In the past, those institutions which have played the major role in the indoctrination of the young in their rights and obligations as members of society have been the family, the church, the school, and the army. The effectiveness of all these institutions as a means of socialization has declined severely. The stress has been increasingly on individuals and their rights, interests, and needs, and not on the community and its rights, interests, and needs.
The second perspective is an observation, not an ideological declaration, about the Church made from the Left in Russia prior to its October, 1917 Revolution--we should note that Russia also underwent a February, 1917 Revolution. This perspective was written by Vlad (a.k.a., Vladimir Lenin) and it went like this (click here for the source):
Religion is one of the forms of spiritual oppression which everywhere weighs down heavily upon the masses of the people, over burdened by their perpetual work for others, by want and isolation. Impotence of the exploited classes in their struggle against the exploiters just as inevitably gives rise to the belief in a better life after death as impotence of the savage in his battle with nature gives rise to belief in gods, devils, miracles, and the like. Those who toil and live in want all their lives are taught by religion to be submissive and patient while here on earth, and to take comfort in the hope of a heavenly reward. But those who live by the labour of others are taught by religion to practise charity while on earth, thus offering them a very cheap way of justifying their entire existence as exploiters and selling them at a moderate price tickets to well-being in heaven. Religion is opium for the people. Religion is a sort of spiritual booze, in which the slaves of capital drown their human image, their demand for a life more or less worthy of man.
The reason for reviewing Christian writings from these two perspectives is to determine whether today's writings show that the Church has changed since the times in which those observations were made. And for the record, I just want to say that I am not a fan of Lenin regardless of how I refer to him.
Today's review will be of an audio blog show run by Aimee Byrd, Carl Trueman, and Todd Pruitt (click here for bios). The subject for this particular show dealt with the question of whether the election of Donald Trump was part of God's plan (click here for the show).
If we go outside the purpose of this particular series, there is a lot good discussion with some sound points made by the 3. In fact, I would recommend that people, especially Christians, listen to this particular show. One of the reasons for recommending this show is the post election division that certainly exists both in our nation and the Church.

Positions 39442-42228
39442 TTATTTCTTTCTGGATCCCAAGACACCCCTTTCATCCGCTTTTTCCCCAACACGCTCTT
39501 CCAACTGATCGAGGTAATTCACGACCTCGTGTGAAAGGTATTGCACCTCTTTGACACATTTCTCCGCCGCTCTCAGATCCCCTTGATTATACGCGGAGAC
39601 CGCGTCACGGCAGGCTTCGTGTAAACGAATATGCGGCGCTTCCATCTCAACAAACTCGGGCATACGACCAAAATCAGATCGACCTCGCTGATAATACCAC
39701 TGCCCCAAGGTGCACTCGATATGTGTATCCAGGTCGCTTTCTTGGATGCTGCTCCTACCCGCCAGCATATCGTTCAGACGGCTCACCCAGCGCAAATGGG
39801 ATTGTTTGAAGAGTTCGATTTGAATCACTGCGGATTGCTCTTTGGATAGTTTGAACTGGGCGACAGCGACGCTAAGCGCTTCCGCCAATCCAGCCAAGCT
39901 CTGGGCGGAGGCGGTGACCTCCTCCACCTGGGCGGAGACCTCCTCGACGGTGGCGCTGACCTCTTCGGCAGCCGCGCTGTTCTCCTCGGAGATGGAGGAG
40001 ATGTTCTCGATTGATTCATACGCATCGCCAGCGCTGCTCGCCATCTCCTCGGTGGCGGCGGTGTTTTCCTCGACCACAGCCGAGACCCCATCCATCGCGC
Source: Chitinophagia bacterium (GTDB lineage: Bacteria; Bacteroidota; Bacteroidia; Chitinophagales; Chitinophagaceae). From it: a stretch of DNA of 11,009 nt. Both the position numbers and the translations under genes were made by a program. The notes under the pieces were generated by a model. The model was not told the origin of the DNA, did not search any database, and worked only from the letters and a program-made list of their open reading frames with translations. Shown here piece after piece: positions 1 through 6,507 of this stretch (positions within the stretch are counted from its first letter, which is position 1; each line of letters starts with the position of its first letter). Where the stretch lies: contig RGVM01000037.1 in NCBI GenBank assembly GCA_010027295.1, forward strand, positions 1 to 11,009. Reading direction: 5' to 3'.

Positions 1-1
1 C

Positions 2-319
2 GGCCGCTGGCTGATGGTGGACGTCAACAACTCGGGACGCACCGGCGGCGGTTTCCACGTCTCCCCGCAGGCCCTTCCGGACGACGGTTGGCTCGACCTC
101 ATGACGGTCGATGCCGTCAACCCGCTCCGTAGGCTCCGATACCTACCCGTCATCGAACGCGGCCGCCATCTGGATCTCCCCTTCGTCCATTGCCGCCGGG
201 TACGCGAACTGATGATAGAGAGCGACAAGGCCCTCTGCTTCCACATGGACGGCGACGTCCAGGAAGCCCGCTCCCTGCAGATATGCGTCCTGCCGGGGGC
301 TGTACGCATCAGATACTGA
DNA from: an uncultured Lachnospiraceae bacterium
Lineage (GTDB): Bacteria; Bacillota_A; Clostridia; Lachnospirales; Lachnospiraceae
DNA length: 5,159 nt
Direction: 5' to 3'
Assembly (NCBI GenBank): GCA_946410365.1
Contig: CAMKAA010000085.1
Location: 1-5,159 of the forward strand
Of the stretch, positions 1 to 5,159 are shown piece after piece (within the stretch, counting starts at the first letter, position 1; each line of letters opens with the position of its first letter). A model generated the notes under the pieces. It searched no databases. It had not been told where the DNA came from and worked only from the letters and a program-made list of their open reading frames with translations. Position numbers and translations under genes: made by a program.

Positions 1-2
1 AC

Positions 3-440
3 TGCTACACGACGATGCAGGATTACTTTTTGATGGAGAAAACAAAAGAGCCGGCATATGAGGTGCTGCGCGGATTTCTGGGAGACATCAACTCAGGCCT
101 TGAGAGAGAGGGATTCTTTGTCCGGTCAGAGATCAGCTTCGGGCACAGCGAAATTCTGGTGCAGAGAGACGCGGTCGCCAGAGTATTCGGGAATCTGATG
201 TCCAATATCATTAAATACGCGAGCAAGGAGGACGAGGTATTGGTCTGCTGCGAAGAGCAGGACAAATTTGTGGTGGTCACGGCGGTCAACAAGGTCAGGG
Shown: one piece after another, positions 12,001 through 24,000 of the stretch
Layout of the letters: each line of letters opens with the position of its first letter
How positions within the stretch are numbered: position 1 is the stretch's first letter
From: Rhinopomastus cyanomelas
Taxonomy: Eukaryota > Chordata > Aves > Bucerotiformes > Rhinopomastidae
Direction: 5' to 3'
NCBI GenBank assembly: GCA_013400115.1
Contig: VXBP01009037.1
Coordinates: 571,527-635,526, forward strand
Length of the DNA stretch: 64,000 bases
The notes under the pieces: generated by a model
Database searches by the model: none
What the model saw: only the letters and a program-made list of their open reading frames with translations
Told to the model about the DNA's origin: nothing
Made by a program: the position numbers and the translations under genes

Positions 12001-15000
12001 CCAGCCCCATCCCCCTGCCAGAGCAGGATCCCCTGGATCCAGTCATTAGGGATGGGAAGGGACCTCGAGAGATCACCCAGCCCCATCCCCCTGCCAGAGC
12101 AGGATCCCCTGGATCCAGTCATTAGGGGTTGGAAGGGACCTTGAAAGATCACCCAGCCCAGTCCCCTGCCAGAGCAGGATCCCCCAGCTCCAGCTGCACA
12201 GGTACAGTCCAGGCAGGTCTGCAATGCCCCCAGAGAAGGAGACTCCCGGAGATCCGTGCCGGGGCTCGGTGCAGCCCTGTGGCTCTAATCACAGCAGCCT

But the purpose of this series is to review the content of what Christians are saying in the light of the two quotes listed above. And here, there isn't much content to review. What this series could comment on are the statements made that the best that Christians could hope for from a Trump Presidency are a governmental restraint on the progress of the new sexual revolution and that the religious liberties of religiously conservative Christians will not be infringed on. Note that these are hopes, not necessarily expectations.
Thus, what is not mentioned, which happens to be Vlad's concern, is the exploitation of workers. That concern is not even on the radar in this show. And thus, what we see is another instance where Vlad's concerns that workers are not being challenged to free themselves and owners are not being challenged to end their oppression. With many of American workers living on government assistance programs in order to make ends meet with their wages while many workers from nations, particularly 3rd world nations, are trafficked and/or work in sweatshop conditions, one would think that these concerns would be mentioned especially when one of the hosts, Carl Trueman, describes himself as a hybrid of both liberalism and conservatism. But they are not.
Rather, American Christians are told to care about their purity by hoping that society changes course while not addressing these issues. It is as if individual sins are the only sins that some Christians see. Thus, societal and system sins are to be endured because they are a part of the territory. Note that that was not said during the show. But one has to wonder whether it is being suggested when the exploitation of workers was not relevant enough of an issue to be discussed. Also note that Trump was the President-elect at the time of the airing of this show.